Unsurprisingly, given the state of the battlefield, it did not take much time for the junta to implement its recruitment plan in Rakhine. On February 17, a local media platform, Arakan Princess Media reported that the junta authority in Buthidaung Township held a meeting at which it urged the local Rohingya population to enlist in the military. According to the report, Brig. Thurein Tun of the Border Guard Police and a district administrator were present at the meeting. Thurein Tun reportedly addressed the Rohingya thus: “You Muslims are troubled due to the Rakhine people, and you should be armed. We guarantee not to harm your village even if armed clashes break out near the village. Rakhine villages should be burnt down and thus, if you wish to cooperate with you, you will be armed.”

According to Western News, another local media organization, SAC authorities did the same thing in Sittwe a day prior. A local Rohingya told the outlet that the junta authorities asked them to provide 50 able-bodied men from each village to enlist in the armed forces. With an AA offensive on Sittwe now a high possibility, the future of around 100,000 internally displaced Rohingya civilians in and around Sittwe is highly uncertain.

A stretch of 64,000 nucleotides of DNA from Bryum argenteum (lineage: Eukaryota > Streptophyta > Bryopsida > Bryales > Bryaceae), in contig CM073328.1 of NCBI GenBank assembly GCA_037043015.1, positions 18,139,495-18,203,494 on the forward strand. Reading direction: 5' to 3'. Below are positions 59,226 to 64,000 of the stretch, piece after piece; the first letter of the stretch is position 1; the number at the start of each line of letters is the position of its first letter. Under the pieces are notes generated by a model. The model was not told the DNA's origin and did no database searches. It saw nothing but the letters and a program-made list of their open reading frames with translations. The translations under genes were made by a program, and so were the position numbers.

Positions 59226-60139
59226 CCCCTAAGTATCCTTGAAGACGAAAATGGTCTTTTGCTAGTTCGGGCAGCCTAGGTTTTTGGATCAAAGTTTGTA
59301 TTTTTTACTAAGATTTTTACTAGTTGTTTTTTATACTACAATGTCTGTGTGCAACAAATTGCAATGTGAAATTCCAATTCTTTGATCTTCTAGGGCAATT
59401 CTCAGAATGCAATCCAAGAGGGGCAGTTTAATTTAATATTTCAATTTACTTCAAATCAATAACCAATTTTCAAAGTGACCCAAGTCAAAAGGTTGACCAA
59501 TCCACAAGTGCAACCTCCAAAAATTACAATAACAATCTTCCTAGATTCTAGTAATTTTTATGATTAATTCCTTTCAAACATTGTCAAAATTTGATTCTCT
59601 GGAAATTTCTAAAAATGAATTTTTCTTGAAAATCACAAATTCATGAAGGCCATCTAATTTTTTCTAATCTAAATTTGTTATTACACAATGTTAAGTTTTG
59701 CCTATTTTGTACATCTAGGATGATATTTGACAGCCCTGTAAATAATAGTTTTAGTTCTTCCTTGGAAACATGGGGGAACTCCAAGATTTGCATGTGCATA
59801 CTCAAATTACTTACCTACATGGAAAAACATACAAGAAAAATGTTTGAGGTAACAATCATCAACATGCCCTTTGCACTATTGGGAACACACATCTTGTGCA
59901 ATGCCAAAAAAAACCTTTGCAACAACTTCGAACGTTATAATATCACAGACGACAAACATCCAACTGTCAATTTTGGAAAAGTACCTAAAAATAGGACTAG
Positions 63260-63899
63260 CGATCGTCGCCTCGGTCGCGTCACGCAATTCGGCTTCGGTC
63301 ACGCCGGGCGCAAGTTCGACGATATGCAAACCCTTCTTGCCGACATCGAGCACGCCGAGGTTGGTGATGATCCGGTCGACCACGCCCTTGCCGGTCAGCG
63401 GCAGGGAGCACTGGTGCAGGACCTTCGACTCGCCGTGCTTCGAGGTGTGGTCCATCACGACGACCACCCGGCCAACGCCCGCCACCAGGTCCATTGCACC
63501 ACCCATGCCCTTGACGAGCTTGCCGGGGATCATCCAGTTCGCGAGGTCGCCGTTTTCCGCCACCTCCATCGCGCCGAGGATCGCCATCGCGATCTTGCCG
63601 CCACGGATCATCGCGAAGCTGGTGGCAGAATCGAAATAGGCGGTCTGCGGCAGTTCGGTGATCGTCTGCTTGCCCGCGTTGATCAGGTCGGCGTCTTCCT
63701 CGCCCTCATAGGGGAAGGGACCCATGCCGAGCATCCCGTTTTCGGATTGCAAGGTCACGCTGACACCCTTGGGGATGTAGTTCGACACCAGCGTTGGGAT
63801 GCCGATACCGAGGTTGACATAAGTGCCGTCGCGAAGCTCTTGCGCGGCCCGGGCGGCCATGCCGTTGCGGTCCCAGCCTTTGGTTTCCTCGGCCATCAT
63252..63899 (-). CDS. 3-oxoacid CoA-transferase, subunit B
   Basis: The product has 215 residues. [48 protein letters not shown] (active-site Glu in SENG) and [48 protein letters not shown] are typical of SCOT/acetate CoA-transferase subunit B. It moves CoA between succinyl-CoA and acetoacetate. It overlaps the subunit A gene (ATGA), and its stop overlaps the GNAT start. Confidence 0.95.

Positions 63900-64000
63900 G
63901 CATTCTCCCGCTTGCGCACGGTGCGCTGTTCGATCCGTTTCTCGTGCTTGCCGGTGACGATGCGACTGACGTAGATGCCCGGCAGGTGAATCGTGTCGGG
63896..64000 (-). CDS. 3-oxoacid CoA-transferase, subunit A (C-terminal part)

The implications of this development are very concerning. Like all other military conscripts,  Rohingya civilians, who have already suffered a lot over the past decade, could be used as human shields in the fight against the AA. It is also possible that Rohingya could easily turn against the junta military, given that the latter has committed genocidal crimes against the Rohingya community in recent years. There is a trust deficit in the relations between all of these various groups, and pressing the Rohingya into battle against Rakhine nationalists could widen this gap further.

It is important not to underestimate the frightening possibilities that could result from the enforcement of the conscription law among the Rohingya remaining inside Myanmar – for all of those who have a stake in the peace and stability of Rakhine State. It is therefore in the interests of these stakeholders to stop this from happening.